I sat with them and told them I was sorry. I didn’t have words to make things better. So, we prayed. We know that God hears and grieves along with us. Things are not as they are supposed to be. Life is hard – harder than it should be. God knows. God grieves. He sent His Son, Jesus, to take the pain and sin upon Himself. But, we still feel it. We still feel it deeply and we know that things are not as they should be. So, we look for some laughter and some happiness, but we know that the pain is there too. Robin Williams communicated that to us and did it beautifully and that is why his art resonated with me so deeply. It was real, or it seemed so.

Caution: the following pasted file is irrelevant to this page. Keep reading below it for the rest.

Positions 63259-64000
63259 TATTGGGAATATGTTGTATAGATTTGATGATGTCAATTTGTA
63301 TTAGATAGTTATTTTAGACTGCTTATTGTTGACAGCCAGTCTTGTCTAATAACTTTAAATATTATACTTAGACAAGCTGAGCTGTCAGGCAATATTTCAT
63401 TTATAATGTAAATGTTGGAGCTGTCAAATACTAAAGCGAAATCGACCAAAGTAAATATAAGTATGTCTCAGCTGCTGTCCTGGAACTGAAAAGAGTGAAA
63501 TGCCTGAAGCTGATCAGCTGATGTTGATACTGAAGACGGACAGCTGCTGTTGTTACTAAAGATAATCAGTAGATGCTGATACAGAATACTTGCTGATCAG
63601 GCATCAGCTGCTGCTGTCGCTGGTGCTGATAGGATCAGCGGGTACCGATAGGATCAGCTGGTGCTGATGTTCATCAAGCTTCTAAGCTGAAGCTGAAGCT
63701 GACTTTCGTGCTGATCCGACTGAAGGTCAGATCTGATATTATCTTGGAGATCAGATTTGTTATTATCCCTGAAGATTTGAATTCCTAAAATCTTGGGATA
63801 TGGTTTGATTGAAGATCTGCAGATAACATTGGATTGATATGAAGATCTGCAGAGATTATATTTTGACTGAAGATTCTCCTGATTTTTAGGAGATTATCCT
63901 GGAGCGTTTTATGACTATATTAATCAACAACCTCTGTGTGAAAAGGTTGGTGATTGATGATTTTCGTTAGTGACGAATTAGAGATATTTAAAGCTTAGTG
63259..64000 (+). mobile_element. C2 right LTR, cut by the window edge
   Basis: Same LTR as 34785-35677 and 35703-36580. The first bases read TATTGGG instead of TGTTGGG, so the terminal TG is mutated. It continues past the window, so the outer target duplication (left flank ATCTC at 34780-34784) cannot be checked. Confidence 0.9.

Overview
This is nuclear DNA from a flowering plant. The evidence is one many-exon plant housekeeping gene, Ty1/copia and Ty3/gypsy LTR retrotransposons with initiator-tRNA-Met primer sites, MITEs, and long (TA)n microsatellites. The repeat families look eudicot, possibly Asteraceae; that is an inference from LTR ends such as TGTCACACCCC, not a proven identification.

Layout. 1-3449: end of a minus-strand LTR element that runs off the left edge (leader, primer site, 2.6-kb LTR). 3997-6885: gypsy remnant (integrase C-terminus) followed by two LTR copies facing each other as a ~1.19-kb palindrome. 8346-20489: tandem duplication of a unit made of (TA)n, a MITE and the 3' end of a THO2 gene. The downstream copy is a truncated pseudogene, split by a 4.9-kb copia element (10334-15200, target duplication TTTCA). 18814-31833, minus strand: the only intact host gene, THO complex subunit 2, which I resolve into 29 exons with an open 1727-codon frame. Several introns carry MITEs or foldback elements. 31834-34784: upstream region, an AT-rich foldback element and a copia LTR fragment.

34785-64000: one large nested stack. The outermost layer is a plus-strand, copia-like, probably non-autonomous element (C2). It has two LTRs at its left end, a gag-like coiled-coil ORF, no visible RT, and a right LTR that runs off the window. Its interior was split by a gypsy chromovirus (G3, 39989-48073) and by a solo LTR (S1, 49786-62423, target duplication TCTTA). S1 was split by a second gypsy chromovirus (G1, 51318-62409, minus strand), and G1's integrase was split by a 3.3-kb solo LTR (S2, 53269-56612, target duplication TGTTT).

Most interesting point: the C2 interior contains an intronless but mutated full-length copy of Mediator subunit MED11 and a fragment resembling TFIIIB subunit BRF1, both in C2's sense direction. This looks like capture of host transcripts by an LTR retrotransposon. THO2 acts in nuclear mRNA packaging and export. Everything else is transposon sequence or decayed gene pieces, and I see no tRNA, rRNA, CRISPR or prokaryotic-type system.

I would have loved to have talked with him. It would have been an amazing conversation. But, in the end, he was someone that I knew on a screen, set in a story that ultimately was not real. The “real” that his life and work spoke to is actually right in front of me every day. The old man in the coffee shop. My father living alone. My young son trying to make the best of a tough school day. Kids laughing. Mothers crying. A doctor trying to put the best face on a difficult situation. A teacher trying to inspire her students. A reporter trying to explain what they just saw in a way that people could understand. A pastor trying to open eyes to another world and wondering if anything that he does makes a difference. Robin Williams embodied some of that human quest for happiness in the midst of pain in his art, but the real thing is right in front of us every day in every person we meet.
I don’t want to miss it. Carpe Diem.